Exploring Teachers’ Attitudes about Universal Design for Learning for Students with Learning Disabilities in Saudi Primary Schools

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University of Exeter
Despite the growing prominence of inclusion, teachers still have varying attitudes about its implementation in general classes. Therefore, this study aims to explore primary teachers’ attitudes about Universal Design for Learning (UDL) for students identified with learning disability (LD) to inform decision- making in UDL implementation and foster inclusive education in Saudi Arabia. UDL was identified as a framework that consist of three principles and standards for curriculum improvement to give all students opportunities to learn. This means that all learners in a general education setting, including those with disabilities, can receive flexible instructional methods, materials, and assessments to meet their needs. However, in order to implement UDL, it is important to explore teachers’ attitudes towards UDL and their perceptions of its practical implementation. Due to the limited research on UDL in the Saudi context, this study focuses on gaining an in-depth understanding of the attitudes of general education teachers (GETs) including their beliefs, concerns and potential factors associated with using UDL when teaching students with LD in Saudi primary schools. This study used an explanatory sequential mixed-methods research design across two phases: Phase One collected survey responses from 153 teachers, of which only 40 reported that they had knowledge of UDL, to explore their beliefs and concerns about UDL. Followed by Phase Two obtained qualitative data via semi-structured interviews with 11 of these participants, selected purposively, to gain an in-depth understanding of their attitudes and experiences of UDL. In terms of beliefs, the study found that the majority of teachers held positive beliefs about UDL and believed it could be useful for learning, teaching and assessment. However, interview results found that although most teachers were positive towards UDL as an idea or concept, they were sceptical about its practical implementation in their classrooms. In terms of concerns, the quantitative results showed high level of concerns about UDL: teachers were generally interested in learning more about UDL; but were concerned about their ability to implement it and managing tasks associated with it; understanding the impact it had on their students’ learning outcomes; and how to collaborate and co-operate with others to implement it. The qualitative findings reinforced most of these findings as the majority of teachers expressed similar concerns related to UDL such as having limited information, professional concerns e.g., lack of appreciation, concerns about cooperation, implementation and training. In addition, there were several supportive factors (e.g., social media use and the influence of particular trainers) and hindering factors (e.g., curriculum and time pressures) that were reported to influence teachers’ experiences of UDL. The integration of both phases highlighted the difference between thinking that something (UDL in this case) is a good/ positive idea, and actually implementing it in practice. The findings can offer insights into the complex ways in which teachers understand and practice inclusion in their classrooms. The ecological model of human development by Bronfenbrenner (1979) was used to discuss the findings of this study and identify factors that can influence teachers’ attitudes towards the implementation of UDL. This study contributes to the existing theoretical and practical knowledge about UDL and inclusion. Even though some teachers supported the inclusion of students with LD in a general class, they could be negative towards implementing UDL or vice-versa (positive towards UDL, but not willing to have students with LD in a general class). It reveals a dynamic interplay in teachers' attitudes towards the inclusion of students with LD, and it was prone to change according to the circumstances. Implications for policymakers, schools, and teachers are discussed.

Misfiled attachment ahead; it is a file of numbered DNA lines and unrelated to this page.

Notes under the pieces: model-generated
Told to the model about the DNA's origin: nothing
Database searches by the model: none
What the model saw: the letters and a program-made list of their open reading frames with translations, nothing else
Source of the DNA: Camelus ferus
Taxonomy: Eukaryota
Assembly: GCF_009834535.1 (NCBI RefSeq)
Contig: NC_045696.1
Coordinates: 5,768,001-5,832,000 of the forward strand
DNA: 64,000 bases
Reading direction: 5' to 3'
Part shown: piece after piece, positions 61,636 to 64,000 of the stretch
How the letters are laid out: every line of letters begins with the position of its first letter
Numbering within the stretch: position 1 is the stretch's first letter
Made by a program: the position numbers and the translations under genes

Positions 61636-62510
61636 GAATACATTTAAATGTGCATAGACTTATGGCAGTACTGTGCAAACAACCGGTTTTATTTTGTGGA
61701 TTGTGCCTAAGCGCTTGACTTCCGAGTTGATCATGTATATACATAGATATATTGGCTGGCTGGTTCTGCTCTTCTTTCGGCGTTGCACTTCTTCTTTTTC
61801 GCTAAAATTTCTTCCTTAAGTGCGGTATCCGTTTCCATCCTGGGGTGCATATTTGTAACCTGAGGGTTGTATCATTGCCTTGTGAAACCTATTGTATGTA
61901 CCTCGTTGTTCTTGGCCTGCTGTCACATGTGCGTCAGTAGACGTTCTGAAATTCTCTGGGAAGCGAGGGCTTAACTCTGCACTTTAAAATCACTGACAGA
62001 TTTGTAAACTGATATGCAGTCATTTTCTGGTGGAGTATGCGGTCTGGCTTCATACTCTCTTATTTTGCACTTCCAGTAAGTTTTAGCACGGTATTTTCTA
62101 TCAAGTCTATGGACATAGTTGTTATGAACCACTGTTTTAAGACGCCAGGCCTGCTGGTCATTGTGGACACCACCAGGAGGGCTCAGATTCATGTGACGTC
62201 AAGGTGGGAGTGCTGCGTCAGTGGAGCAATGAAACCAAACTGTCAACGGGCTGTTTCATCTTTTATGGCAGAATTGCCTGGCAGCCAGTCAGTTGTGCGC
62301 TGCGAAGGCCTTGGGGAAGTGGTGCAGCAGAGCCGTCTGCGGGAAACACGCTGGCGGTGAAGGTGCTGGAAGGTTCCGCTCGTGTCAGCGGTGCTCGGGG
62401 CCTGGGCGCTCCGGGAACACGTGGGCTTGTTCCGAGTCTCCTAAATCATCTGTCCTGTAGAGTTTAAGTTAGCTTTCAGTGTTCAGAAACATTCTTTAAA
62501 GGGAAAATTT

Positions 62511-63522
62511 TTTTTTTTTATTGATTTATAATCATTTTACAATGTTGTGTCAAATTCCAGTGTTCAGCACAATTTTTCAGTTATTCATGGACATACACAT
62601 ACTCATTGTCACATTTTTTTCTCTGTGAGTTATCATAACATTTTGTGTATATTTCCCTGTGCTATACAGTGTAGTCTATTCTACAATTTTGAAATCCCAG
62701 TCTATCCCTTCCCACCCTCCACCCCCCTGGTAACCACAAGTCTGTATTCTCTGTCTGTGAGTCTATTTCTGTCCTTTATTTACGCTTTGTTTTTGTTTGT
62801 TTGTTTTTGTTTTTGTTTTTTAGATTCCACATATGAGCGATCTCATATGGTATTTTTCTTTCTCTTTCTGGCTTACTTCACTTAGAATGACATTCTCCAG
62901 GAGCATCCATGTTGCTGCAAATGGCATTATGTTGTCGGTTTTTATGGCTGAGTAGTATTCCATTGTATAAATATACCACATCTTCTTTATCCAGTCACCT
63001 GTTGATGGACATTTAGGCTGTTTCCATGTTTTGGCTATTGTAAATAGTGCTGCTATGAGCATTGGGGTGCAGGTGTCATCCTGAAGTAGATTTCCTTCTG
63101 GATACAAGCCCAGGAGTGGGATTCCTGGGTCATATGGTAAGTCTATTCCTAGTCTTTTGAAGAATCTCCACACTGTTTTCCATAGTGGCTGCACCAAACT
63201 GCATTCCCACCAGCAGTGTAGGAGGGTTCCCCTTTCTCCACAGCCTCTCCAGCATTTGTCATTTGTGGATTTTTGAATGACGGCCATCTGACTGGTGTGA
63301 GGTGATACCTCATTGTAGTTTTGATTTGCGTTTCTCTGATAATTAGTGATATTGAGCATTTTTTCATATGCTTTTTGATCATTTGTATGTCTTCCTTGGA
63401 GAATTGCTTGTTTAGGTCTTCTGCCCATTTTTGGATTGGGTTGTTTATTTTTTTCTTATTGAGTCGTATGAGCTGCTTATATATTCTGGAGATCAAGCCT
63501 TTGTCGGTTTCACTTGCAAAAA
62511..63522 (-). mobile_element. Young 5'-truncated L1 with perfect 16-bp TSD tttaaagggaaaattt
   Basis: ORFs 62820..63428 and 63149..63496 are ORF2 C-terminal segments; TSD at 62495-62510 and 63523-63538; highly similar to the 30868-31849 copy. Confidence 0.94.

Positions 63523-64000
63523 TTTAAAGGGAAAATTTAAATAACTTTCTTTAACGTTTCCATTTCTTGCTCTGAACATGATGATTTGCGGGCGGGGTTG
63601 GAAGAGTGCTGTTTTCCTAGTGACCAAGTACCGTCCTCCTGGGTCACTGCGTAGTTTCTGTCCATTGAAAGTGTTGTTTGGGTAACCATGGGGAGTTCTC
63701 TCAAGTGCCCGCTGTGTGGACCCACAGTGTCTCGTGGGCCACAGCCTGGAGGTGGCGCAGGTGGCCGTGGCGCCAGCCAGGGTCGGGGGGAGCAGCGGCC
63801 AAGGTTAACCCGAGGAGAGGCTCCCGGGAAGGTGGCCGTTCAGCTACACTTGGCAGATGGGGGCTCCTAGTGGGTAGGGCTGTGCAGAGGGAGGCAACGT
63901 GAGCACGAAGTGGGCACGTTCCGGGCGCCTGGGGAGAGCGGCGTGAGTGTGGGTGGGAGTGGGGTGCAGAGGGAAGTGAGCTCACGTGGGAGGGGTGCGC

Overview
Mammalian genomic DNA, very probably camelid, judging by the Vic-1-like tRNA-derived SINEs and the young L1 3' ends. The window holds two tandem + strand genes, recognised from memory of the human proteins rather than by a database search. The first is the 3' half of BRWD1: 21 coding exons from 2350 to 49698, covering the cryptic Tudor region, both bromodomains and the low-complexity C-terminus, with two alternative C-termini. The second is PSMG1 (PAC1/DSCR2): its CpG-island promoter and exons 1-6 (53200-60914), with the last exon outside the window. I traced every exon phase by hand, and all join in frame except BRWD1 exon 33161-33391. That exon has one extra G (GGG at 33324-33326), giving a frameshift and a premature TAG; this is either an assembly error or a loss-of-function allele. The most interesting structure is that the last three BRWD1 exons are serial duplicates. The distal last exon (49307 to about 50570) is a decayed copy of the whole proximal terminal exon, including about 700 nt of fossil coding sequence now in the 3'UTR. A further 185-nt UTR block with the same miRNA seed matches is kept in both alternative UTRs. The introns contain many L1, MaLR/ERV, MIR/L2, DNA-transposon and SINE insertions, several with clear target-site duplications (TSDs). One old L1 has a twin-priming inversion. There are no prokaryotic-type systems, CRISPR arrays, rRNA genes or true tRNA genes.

Inclusion, Learning Disability, Universal Design for Learning, Teachers, General Education Teachers, Attitudes, Concerns, Beliefs, Primary Schools